The WHO reports an estimated 429,000 malaria deaths each year. The disease mostly affects tropical and subtropical regions and in particular the African continent. The Fraunhofer Institute for Silicate Research ISC teamed up with the Fraunhofer Institute for Molecular Biology and Applied Ecology IME and the Institute of Tropical Medicine at the University of Tübingen for a new test method to detect malaria parasites in blood. The idea of the research project “NanoFRET” is to develop a highly sensitive and reliable rapid diagnostic test so that patient treatment can begin as early as possible.

Malaria is caused by parasites transmitted by mosquito bite. The most dangerous form of malaria is malaria tropica. Left untreated, it is fatal in most cases....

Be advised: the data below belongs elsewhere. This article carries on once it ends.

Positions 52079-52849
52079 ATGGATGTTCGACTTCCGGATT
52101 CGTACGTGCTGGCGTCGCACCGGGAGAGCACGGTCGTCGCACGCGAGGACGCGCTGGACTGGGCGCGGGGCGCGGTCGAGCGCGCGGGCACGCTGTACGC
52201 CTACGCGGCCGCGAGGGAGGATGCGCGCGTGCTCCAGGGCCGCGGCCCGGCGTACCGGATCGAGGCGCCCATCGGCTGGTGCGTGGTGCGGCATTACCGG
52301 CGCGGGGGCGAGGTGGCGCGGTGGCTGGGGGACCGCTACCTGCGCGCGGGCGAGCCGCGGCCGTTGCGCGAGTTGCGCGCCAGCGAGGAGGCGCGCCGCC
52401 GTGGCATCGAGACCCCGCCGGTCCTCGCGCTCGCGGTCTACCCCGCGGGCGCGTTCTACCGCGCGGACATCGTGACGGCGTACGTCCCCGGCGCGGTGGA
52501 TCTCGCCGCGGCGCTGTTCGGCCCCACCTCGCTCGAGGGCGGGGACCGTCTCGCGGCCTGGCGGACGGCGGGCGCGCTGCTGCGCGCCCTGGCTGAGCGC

Im Focus: A “cosmic snake” reveals the structure of remote galaxies

The formation of stars in distant galaxies is still largely unexplored. For the first time, astron-omers at the University of Geneva have now been able to closely observe a star system six billion light-years away. In doing so, they are confirming earlier simulations made by the University of Zurich. One special effect is made possible by the multiple reflections of images that run through the cosmos like a snake.

Today, astronomers have a pretty accurate idea of how stars were formed in the recent cosmic past. But do these laws also apply to older galaxies? For around a...

Im Focus: Visual intelligence is not the same as IQ

Just because someone is smart and well-motivated doesn't mean he or she can learn the visual skills needed to excel at tasks like matching fingerprints, interpreting medical X-rays, keeping track of aircraft on radar displays or forensic face matching.

That is the implication of a new study which shows for the first time that there is a broad range of differences in people's visual ability and that these...

Im Focus: Novel Nano-CT device creates high-resolution 3D-X-rays of tiny velvet worm legs